It’s that time of year again. The days are getting longer, the weather is getting a little warmer, the shops are starting to break out their Christmas gear (too soon!), and we have made some changes to the Spaceship Universe Portfolio.
For this quarter, there are two changes. I’ll introduce the new stocks next week. For today, let’s chat about what we’ve removed: Netflix and Blackmores.
Netflix is one of the largest technology companies in the world, with a market cap of roughly US$117 billion. It’s also essentially a household name these days.
So, why oh why did we remove it, you’re probably wondering.
Recently we’ve seen a slew of new competitors enter the streaming space.
Disney has announced Disney+, which will bring content from Disney, Pixar, Marvel, Star Wars, National Geographic, and 20th Century Fox to the streaming masses. That could mean anything from the “Toy Story” franchise to “The Simpsons” will be available on demand.
Apple has announced Apple TV+, which will bring original content to streamers.
Then there’s WarnerMedia and NBC Universal, which are making moves in the US, and more locally, we’ve got Stan.
That’s a lot of big names and therefore a lot of competition. It doesn’t help that the competition are exercising their US distribution rights to popular titles such as “Friends” and “The Office,” and therefore revoking Netflix’s licenses of these titles.
Now, while we believe there’s always room for competition, we do have concerns.
To start with, these competitors have billions of dollars to spend on content, which will in turn increase Netflix’s production costs.
We also believe these lower-priced alternatives have reduced Netflix’s pricing power. Even worse, continually increasing prices, which will probably be necessary in order for Netflix to become profitable, might be less palatable for customers if they can go elsewhere for entertainment.
Speaking of going elsewhere, we worry that Netflix is susceptible to increased churn, which would mean more customers are bingeing and then opting out of their subscription plans to head to other streaming services.
Netflix is a growth stock. Most of its value is based on future expectations, therefore it’s highly sensitive to changes in pricing and subscribers. Even a slight change in pricing assumptions can lead to large long-term valuation adjustments. Competitors such as Disney+ have spooked us by being more aggressive than we expected when pricing their streaming services.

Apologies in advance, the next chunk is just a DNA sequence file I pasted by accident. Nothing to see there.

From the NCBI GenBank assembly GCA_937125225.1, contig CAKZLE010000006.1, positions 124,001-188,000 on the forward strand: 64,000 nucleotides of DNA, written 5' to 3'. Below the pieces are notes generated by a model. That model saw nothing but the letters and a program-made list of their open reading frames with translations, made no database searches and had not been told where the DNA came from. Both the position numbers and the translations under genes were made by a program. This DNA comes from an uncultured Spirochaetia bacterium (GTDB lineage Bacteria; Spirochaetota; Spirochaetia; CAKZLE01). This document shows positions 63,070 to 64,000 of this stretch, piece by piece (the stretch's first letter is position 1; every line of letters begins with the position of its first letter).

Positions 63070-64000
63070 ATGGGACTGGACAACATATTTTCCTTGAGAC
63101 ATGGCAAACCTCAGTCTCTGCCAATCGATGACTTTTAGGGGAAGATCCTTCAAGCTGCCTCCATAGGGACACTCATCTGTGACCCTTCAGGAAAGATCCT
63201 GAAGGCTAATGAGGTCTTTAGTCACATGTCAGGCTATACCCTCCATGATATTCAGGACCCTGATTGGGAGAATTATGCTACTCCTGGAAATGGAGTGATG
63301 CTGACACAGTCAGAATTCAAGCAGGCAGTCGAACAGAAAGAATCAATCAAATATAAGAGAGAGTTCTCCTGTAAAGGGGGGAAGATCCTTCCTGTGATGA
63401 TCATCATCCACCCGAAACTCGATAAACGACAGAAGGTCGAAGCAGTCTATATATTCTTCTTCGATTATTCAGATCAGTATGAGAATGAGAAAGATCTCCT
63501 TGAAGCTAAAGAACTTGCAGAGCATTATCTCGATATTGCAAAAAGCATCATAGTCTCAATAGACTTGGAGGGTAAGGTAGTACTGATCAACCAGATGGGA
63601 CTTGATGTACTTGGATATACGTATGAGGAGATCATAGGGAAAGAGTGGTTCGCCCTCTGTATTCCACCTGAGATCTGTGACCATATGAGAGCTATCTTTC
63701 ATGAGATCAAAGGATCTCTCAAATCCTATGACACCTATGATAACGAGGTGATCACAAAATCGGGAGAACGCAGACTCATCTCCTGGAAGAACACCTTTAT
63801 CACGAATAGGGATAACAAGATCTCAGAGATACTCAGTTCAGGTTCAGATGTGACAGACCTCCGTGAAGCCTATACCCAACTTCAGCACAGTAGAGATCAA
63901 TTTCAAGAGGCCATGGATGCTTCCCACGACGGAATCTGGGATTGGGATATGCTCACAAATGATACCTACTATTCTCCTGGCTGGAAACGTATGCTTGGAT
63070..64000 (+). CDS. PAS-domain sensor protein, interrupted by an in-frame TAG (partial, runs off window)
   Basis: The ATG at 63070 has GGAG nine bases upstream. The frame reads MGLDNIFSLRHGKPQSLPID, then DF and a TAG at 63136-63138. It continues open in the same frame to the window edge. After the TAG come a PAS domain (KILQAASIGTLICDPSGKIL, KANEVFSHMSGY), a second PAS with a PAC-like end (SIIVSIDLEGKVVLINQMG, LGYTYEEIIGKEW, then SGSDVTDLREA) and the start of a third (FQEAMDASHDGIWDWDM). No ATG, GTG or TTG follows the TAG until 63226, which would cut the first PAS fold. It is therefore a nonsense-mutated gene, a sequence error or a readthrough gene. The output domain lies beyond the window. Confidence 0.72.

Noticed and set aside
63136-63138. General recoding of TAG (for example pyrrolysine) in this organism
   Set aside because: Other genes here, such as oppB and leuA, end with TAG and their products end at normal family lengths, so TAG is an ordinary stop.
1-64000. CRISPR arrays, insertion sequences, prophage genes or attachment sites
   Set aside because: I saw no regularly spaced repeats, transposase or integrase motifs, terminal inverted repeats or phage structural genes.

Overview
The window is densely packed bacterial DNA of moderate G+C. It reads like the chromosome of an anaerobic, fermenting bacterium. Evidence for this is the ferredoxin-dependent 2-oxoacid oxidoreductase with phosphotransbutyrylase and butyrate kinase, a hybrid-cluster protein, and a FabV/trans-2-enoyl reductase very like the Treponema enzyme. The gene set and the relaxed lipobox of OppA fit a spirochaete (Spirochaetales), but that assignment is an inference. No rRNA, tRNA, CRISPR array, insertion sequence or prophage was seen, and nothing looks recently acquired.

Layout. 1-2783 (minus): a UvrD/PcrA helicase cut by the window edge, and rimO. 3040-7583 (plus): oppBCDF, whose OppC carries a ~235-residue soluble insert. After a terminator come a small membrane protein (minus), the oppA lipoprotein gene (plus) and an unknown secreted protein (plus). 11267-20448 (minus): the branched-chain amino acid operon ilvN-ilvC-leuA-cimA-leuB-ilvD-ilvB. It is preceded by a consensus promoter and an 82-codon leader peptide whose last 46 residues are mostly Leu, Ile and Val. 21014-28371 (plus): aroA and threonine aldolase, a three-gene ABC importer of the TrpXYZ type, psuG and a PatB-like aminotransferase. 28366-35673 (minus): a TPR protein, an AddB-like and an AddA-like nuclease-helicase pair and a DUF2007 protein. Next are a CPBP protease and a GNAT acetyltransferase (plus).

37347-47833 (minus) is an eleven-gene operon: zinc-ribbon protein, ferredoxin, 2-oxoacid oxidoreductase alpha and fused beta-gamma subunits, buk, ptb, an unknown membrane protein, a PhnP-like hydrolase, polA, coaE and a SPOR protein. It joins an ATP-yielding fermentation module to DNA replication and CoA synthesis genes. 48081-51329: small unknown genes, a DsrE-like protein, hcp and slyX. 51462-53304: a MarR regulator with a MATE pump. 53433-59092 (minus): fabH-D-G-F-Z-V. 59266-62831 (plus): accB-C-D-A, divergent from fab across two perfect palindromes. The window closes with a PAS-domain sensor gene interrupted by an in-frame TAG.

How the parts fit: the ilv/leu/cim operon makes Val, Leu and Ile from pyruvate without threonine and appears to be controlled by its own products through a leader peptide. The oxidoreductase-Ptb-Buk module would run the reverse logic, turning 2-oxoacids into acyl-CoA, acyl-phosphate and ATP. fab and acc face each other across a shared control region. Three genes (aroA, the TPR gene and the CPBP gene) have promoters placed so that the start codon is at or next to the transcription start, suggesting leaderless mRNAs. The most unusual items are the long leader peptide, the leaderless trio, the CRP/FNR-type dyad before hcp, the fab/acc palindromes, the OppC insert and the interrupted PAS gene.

For now, Spaceship's investment team will keep an eye on streaming and competition.
Blackmores is one of Australia’s leading natural health companies; it produces herbal, vitamin, minerals, and nutritional supplements.
Unfortunately, the company has seen some major personnel turnover in recent times.
At least two key executives have departed the business in 2019, including CEO Richard Henfrey in late February. After Henfrey’s departure, Marcus Blackmore, who has been on the company’s board since 1973, said Blackmores needed to “overhaul strategy.”
Though the company announced a new CEO in July, the uncertainty did concern us.
The main reason for our interest in Blackmores was its business in China.
However, Blackmores has admitted changes in Chinese e-commerce laws, which rolled out at the beginning of the year, have caused declining sales in China. In August, Blackmores reported a 24 per cent fall in its full year net profit.
All things considered, we decided China was not working out and exited Blackmores.
Important! We’re sharing with you our thoughts on the companies in which Spaceship Voyager invests for your informational purposes only. We think it’s important (and interesting!) to let you know what’s happening with Spaceship Voyager’s investments. However, we are not making recommendations to buy or sell holdings in a specific company. Past performance isn’t a reliable indicator or guarantee of future performance.
The Spaceship Index Portfolio invests in Netflix at the time of writing.